Take the 2-minute tour ×
Mathematics Stack Exchange is a question and answer site for people studying math at any level and professionals in related fields. It's 100% free, no registration required.

My solution to a problem in Project Euler required to solve this subproblem: find values of $k\in\mathrm{N}$ such that $3k^2+4$ is a perfect square.

As I was writing a computer program, I just tried all $k$ and checking if $3k^2+4$ is a perfect square. I solved the problem, but this is not efficient and it doesn't really answer the question.

It turns out that this sequence is http://oeis.org/A052530, there is an easy recurrence relation ($k_n = 4k_{n-1} - k_{n-2}$), and some closed-form formulas for $k_n$ (e.g. $k_n = \left((2+\sqrt{3})^n-(2-\sqrt{3})^n\right)/\sqrt{3}$).

Now I know some answers, but I still don't see how to derive them from the definition. Also, I wasn't able to prove that the recurrence relation works (given that $k_{n-2}$ and $k_{n-1}$ are to consecutive terms of the sequence, prove that $4k_{n-1} - k_{n-2}$ is a term in the sequence, and that it is next term).

So my question is: given the definition of the sequence ($k\in\mathrm{N}$ such that $3k^2+4=n^2$), how can I find a recurrence relation for this sequence?

I will be very happy if can use the same procedure for other similar sequences.

share|improve this question
7  
The keyphrase is "Pell's equation". –  Gerry Myerson Feb 25 '13 at 0:33
    
@dbarbosa You must define $k_0$ and $k_1$. My answer to this question describes the method to find a closed formula in a particular example. The method used is the one described here under Linear. If you happen to guess the closed formula for a given recurrence relation you can use induction to prove it. –  Git Gud Feb 25 '13 at 0:55
    
@GitGud You can use $k_0 = 0$ and $k_1 = 2$ to match with oeis definition. I am happy with the recurrence or the closed formula (for the context of the original problem that I was solving, the recurrence is actually better). Guessing + induction can be helpful, however in this case I couldn't prove that the recurrence relation was really the same sequence with induction (and I didn't guess the answer before solving the problem). I will read your other answer. –  dbarbosa Feb 25 '13 at 1:46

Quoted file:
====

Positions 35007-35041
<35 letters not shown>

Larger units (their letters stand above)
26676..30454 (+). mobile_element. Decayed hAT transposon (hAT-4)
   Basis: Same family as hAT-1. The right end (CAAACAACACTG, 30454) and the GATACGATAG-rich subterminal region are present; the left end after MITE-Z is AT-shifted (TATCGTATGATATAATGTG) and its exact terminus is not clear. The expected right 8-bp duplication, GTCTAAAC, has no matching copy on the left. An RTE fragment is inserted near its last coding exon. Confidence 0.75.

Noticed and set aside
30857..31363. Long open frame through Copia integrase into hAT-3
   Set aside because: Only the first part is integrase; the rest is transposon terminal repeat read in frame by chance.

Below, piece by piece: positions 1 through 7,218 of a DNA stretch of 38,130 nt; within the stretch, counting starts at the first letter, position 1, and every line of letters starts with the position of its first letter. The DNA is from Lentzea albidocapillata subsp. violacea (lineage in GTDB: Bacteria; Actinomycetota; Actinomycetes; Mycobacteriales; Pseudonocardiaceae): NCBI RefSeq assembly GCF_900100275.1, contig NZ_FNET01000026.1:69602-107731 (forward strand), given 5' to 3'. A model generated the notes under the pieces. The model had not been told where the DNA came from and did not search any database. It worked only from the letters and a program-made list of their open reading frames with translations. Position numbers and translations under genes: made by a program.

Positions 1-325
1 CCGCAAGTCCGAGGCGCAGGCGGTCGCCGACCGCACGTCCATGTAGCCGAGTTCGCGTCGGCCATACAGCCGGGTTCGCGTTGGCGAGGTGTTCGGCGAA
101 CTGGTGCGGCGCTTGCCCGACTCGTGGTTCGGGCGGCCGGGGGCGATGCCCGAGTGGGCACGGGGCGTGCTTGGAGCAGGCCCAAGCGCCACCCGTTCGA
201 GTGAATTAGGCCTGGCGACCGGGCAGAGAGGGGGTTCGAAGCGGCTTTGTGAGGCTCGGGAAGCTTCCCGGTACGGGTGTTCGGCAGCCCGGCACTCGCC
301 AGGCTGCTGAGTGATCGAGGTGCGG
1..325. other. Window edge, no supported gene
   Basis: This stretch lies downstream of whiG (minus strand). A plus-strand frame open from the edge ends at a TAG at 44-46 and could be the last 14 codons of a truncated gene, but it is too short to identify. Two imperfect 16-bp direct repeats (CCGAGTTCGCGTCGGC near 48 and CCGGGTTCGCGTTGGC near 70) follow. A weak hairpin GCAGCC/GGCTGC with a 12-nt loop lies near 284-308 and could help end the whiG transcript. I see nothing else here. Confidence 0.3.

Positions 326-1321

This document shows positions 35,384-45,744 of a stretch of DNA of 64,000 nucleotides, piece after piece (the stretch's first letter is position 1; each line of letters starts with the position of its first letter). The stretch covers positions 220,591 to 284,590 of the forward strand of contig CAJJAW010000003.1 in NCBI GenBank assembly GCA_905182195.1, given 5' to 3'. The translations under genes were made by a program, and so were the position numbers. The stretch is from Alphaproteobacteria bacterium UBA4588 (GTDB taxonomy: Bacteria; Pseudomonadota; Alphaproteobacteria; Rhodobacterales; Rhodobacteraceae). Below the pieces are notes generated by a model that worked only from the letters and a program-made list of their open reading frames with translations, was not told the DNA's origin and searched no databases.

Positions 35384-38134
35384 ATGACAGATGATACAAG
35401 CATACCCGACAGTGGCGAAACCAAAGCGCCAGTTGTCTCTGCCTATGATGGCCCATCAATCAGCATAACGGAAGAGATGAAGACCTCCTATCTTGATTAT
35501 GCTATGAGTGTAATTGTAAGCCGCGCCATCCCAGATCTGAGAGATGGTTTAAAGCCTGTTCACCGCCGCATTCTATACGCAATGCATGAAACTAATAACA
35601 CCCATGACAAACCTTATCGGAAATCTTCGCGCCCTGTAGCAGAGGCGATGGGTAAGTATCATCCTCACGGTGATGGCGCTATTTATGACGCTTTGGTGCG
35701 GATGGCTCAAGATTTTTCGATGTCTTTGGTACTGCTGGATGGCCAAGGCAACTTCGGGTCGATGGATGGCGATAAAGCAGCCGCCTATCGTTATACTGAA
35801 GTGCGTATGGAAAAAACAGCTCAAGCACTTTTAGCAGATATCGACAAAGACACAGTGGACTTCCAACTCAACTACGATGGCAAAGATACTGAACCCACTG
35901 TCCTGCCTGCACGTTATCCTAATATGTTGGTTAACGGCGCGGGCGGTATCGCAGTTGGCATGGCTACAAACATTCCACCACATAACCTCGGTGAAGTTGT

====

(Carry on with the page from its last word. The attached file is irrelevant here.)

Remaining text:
@GitGud the answer that you pointed describes how to find the closed formula for a recurrence relation. Here I am actually trying to find the recurrence relation (or the closed formula) from this definition: $k$ such that $3k^2 + 4$ is a perfect square. –  dbarbosa Feb 25 '13 at 1:52
    
@dbarbosa oh, ok. Sorry. I thought I misunderstood your question. –  Git Gud Feb 25 '13 at 7:01

3 Answers 3

Suppose $$3k^2+4=m^2$$ so that $$m^2-3k^2=4$$ or $$(m+\sqrt3k)(m-\sqrt3k)=4$$

and we are also able to find a solution to $$p^2-3q^2=1$$$$(p+\sqrt3q)(p-\sqrt3q)=1$$

Then $$(p+\sqrt3q)(p-\sqrt3q)(m+\sqrt3k)(m-\sqrt3k)=(p+\sqrt3q)(m+\sqrt3k)(p-\sqrt3q)(m-\sqrt3k)=4$$which becomes$$\left((pm+3kq)+(pk+qm)\sqrt3\right)\left((pm+3kq)-(pk+qm)\sqrt3\right)=4$$so that $$(pm+3kq)^2-3(pk+qm)^2=4$$

We note that $p=2, q=1$ works (and is the minimal solution), so that given a solution $(m,n)$, we have another solution $(2m+3k, 2k+m)$.

share|improve this answer

$3k^2+4=n^2$ ; as $n\to \infty$, $3k^2\cong n^2$ ; so $\sqrt 3\cong n/k, \sqrt 3-(n/k)\cong 0$ ; taking $\sqrt 3=x ;kx-n\cong (+/-)0, (kx-n)^m\to 0$, as $m\to \infty$
$2-x=2-1.732051=0.267949$ $(2-x)^2=(2^2+x^2-2\times 2\times x)=(7-4x)=0.071797$
$(7^2+4^2\times 3-2\times 7\times 4x)=(97-56x)=0.005155$
$(a_1-b_1\times x)\cong 0 $;then $a_1^2+3\times b_1^2-2\times a_1\times b_1\times x = (a_1-b_1\times x)^2 \cong 0 $or$\to a_2-b_2\times x\cong 0$ , where $a_2=a_1^2+3\times b_1^2 ;b_2=2\times a_1\times b_1$, in this case $7^2-4^2\times 3 =1 ;97^2-3\times 56^2 =9409-9408=1$
This process can be repeated.

share|improve this answer
5  
This is pretty much unreadable (and no justification is given for it working). –  Gerry Myerson Mar 1 '13 at 12:10

To derive the solution to your recurrence, you assume there is a solution of the form $r^n$. Plugging that into the recurrence gives the characteristic polynomial $r^2=4r-1$ with solutions $r=2\pm \sqrt 3$. Because your equation is linear and homogenous, any linear combination of the solutions is again a solution and the general solution is $k_n=a(2+\sqrt 3)^n+b(2-\sqrt 3)^n$ You evaluate $a,b$ from your initial conditions $k_0=0, k_1=2$

You can observe another recurrence: if $(k_n,m_n)=\left(k_n,\sqrt{3k_n^2+4}\right)$ is a pair in your series, $(k_{n+1},m_{n+1})=(2k_n+m_n,2m_n+3k_n)$ is the next.

Once you have this recurrence, you can observe that $m_{n+1}^2-3k_{n+1}^2=(2m_n+3k_n)^2-3(m_n+2k_n)^2=4m_n^2+12m_nk_n+9k_n^2-3m_n^2-12m_nk_n-12k_n^2=m_n^2-3k_n^2$ which shows $3k_{n+1}^2+4$ is a square because $3k_n^2+4$ was.

This doesn't show how to find your recurrence, nor that this gets all the $(k,m)$ pairs.

share|improve this answer

Your Answer

 
discard

By posting your answer, you agree to the privacy policy and terms of service.

Not the answer you're looking for? Browse other questions tagged or ask your own question.